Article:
Wednesday, 9 October 2013

Movember: not talking about my generation

Last night I was at the big, noisy, grungey launch of Movember at Camden’s Koko night club. Movember, as I’m sure you will be aware, is the month formerly known as November, now a global campaign for men’s health which revolves around growing moustaches.
I came away clutching my goodie bag (Mo razor, Mo HP sauce, Mo wristband, Mo plectrum, Mo badges... you get the idea), ears ringing and mind full of the slogans flashed at me on posters, on screens and in speeches from Movember’s founders. I must have been the oldest person there and it is clear that at 53 I do not belong to Generation Mo. Which is odd, since 6 in 10 cases of prostate cancer are found in men over 65. But it may also explain why I left feeling less than euphoric.
Here are this year’s Movember campaign slogans, portrayed in stark black and white, alongside pictures of snakes and wolves:
  • If you don’t like our moustaches, we don’t like your laws
  • Give respect, get respect
  • We are generation moustache
  • Gen Mo
  • Swift silent hairy
  • 13

The words are macho, like the launch: confrontational, even aggressive. I don’t know what they mean, but they are not meant for me. They have been chosen to create a sense of unity, mission, rebellion among the 20-30 year olds that Movember sees as key fundraisers.  
Adam Garone, Movember’s CEO and co-founder (who was at the launch with fellow co-founder JC aka Justin Coghlan) told Marketing Week yesterday that the new branding was “to target a new generation of fundraisers and drive positive change.” He said that “fun is the trojan horse to get guys engaged”. How, exactly, all the marketing drives “positive change” as opposed to fundraising is still a mystery, however.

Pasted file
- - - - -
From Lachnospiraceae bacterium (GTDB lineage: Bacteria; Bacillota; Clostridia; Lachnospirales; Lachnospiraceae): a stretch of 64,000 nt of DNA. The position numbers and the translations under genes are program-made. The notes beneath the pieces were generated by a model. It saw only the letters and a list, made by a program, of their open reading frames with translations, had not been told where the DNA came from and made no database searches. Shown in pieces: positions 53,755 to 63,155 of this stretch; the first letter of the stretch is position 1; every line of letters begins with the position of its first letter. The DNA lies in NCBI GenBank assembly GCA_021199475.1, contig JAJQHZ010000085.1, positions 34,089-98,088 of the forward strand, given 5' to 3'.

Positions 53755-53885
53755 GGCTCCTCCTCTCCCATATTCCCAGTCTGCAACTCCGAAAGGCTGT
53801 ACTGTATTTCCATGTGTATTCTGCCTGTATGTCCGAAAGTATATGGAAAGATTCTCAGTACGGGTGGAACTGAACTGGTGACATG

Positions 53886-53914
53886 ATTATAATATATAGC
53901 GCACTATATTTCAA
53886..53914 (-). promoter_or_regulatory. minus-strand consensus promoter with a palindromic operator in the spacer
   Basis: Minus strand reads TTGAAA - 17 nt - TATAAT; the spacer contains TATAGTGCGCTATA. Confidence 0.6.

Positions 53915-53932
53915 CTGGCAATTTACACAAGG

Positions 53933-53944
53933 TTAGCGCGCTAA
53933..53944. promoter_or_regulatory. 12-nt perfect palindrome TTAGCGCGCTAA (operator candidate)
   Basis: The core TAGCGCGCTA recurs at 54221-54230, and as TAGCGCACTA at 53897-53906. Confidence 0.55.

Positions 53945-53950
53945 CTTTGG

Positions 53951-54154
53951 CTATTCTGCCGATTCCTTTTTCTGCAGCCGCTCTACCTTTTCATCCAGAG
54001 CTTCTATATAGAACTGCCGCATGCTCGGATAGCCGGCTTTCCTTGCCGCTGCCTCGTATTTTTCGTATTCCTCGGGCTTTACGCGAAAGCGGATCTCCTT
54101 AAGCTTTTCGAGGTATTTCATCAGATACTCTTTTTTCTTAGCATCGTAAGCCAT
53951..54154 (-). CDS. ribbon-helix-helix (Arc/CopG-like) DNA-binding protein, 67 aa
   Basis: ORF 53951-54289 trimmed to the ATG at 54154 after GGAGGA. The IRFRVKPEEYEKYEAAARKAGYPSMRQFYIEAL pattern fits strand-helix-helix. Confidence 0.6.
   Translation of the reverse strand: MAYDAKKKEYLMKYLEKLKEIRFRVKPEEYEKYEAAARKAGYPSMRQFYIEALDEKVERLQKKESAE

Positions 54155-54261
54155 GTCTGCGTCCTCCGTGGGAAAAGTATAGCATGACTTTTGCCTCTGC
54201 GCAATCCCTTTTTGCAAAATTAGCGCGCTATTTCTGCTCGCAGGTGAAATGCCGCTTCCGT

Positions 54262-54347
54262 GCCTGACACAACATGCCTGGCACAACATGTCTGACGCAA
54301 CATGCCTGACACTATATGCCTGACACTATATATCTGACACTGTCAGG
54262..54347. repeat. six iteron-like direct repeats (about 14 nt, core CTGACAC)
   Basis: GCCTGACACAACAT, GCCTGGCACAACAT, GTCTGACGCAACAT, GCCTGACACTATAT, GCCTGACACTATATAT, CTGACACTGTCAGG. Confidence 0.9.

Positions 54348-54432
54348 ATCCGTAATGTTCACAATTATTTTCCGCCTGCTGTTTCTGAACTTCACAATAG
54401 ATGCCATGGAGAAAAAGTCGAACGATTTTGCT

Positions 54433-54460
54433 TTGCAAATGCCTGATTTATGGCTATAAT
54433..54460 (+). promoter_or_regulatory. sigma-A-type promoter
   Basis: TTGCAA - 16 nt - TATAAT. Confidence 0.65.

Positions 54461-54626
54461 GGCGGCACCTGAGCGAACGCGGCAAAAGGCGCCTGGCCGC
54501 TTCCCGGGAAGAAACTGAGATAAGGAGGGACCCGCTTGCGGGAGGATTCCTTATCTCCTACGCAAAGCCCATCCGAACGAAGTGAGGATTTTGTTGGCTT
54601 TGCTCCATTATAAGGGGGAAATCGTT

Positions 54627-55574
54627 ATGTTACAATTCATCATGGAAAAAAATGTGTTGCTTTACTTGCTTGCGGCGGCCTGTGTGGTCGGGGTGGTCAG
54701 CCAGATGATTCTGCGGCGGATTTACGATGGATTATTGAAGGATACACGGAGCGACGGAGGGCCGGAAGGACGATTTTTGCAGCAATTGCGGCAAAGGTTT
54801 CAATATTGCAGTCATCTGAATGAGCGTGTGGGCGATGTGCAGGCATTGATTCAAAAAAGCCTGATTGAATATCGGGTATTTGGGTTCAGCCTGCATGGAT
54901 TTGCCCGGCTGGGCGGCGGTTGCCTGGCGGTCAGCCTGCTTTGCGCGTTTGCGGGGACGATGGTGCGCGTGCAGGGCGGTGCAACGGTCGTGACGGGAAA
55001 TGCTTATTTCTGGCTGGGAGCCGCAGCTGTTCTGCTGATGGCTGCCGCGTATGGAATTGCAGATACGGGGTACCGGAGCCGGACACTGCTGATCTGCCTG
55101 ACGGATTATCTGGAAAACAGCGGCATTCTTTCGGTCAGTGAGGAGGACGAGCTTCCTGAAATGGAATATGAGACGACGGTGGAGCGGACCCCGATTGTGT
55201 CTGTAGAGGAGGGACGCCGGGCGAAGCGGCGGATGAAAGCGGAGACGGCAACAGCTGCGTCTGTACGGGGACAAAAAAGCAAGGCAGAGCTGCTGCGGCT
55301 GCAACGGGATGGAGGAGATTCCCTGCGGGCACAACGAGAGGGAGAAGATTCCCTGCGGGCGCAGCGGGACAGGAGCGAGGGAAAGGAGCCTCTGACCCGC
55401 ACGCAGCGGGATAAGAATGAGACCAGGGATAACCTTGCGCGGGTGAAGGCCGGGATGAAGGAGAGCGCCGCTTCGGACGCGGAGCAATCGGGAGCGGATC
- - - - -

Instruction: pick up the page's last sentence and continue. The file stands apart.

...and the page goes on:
A report from Precise Brand Insight analysing Movember’s social media reactions in 2012 concluded: “While more and more people are clearly aware of and excited by Movember, the original aim of the movement seems at risk of being overtaken by the excitement about growing moustaches.” It found that only 10 per cent of social media mentions about Movember related to raising awareness.
Movember has become an extremely effective, marketing-savvy fundraising machine. Whether it is actually achieving what its founders say is its core objective – “change” – is open to question. 
What do you think? Have a look at the video clip of acolytes taking the Movember pledge at Tuesday’s launch.